Even if increasing your fiber intake is the only dietary change you make, you'll shed pounds. Dieters who were told to get at least 30 grams of fiber a day, but given no other dietary parameters, lost a significant amount of weight, found a recent study in the Annals of Internal Medicine. In fact, they lost nearly as much as a group put on a much more complex diet that required limiting calories, fat, sugar and salt and upping fruit, veggie and whole-grain consumption. Fiber-rich foods not only fill you up faster and keep you satisfied longer, they also prevent your body from absorbing some of the calories in the foods you eat. "Fiber binds with fat and sugar molecules as they travel through your digestive tract, which reduces the number of calories you actually get," explains Tanya Zuckerbrot, R.D., author of The F-Factor Diet. Another study found that people who doubled their fiber intake to the recommended amount knocked off between 90 and 130 calories from their daily intake—that's equal to a 9- to 13-pound weight loss over the course of a year.
Yep, it can also help you avoid putting pounds back on. People who got more fiber tended to be leaner overall—while those who were obese got an average of almost 1 gram a day less fiber than normal-weight participants, according to a study at the Medical University of South Carolina. And recent research at Georgia State University found that mice put on diets lacking in fiber—specifically soluble fiber—gained weight and had more body fat compared to those who weren't deficient. What's more, mice given adequate soluble fiber resisted fat gain—even when put on a high-fat diet.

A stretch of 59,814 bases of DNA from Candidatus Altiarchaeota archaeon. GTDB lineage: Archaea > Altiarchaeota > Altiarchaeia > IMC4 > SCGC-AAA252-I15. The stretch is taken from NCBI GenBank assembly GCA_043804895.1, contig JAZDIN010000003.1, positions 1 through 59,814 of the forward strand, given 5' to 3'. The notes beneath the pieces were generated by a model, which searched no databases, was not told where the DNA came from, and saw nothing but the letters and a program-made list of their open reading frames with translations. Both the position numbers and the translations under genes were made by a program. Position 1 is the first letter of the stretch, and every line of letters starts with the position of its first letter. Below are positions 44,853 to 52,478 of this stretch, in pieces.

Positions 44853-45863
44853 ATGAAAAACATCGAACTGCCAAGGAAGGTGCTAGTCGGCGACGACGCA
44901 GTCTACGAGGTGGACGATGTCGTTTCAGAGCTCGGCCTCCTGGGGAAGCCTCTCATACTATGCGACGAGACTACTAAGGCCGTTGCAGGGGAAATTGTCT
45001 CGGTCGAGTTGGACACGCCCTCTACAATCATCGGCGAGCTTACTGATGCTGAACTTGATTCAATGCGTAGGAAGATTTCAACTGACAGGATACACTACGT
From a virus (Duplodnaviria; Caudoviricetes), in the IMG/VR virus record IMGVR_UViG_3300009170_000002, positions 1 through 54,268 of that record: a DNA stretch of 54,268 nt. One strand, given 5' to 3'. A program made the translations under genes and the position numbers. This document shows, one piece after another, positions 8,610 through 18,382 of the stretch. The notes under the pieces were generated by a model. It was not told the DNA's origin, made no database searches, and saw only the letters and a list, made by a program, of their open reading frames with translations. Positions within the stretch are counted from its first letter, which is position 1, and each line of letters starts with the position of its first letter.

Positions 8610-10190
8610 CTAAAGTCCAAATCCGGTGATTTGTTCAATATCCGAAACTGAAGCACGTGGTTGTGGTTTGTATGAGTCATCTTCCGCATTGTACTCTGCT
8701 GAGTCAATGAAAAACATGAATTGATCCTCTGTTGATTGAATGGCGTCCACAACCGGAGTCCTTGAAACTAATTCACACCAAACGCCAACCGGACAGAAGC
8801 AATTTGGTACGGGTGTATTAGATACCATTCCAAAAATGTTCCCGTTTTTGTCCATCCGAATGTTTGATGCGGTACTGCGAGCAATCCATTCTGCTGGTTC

It's a well-established fact. A recent analysis of 19 studies, for example, found that people who ate the most fiber—more than 26 grams a day—lowered their odds of the disease by 18 percent, compared to those who consumed the least (less than 19 grams daily). The researchers believe that it's fiber's one-two punch of keeping blood sugar levels steady and keeping you at a healthy weight that may help stave off the development of diabetes.
Snicker all you like, but "constipation is one of the most common G.I. complaints in the United States," says Zuckerbrot. And you don't need us to tell you it's no fun. Fiber makes your poop softer and bulkier—both of which speed its passage from your body.
Who needs a juice cleanse? Fiber naturally scrubs and promotes the elimination of toxins from your G.I. tract. Explains Zuckerbrot: "Soluble fiber soaks up potentially harmful compounds, such as excess estrogen and unhealthy fats, before they can be absorbed by the body." And, she adds, because insoluble fiber makes things move along more quickly, it limits the amount of time that chemicals like BPA, mercury and pesticides stay in your system. The faster they go through you, the less chance they have to cause harm. (Don't miss: Why you should skip the cleanse.)
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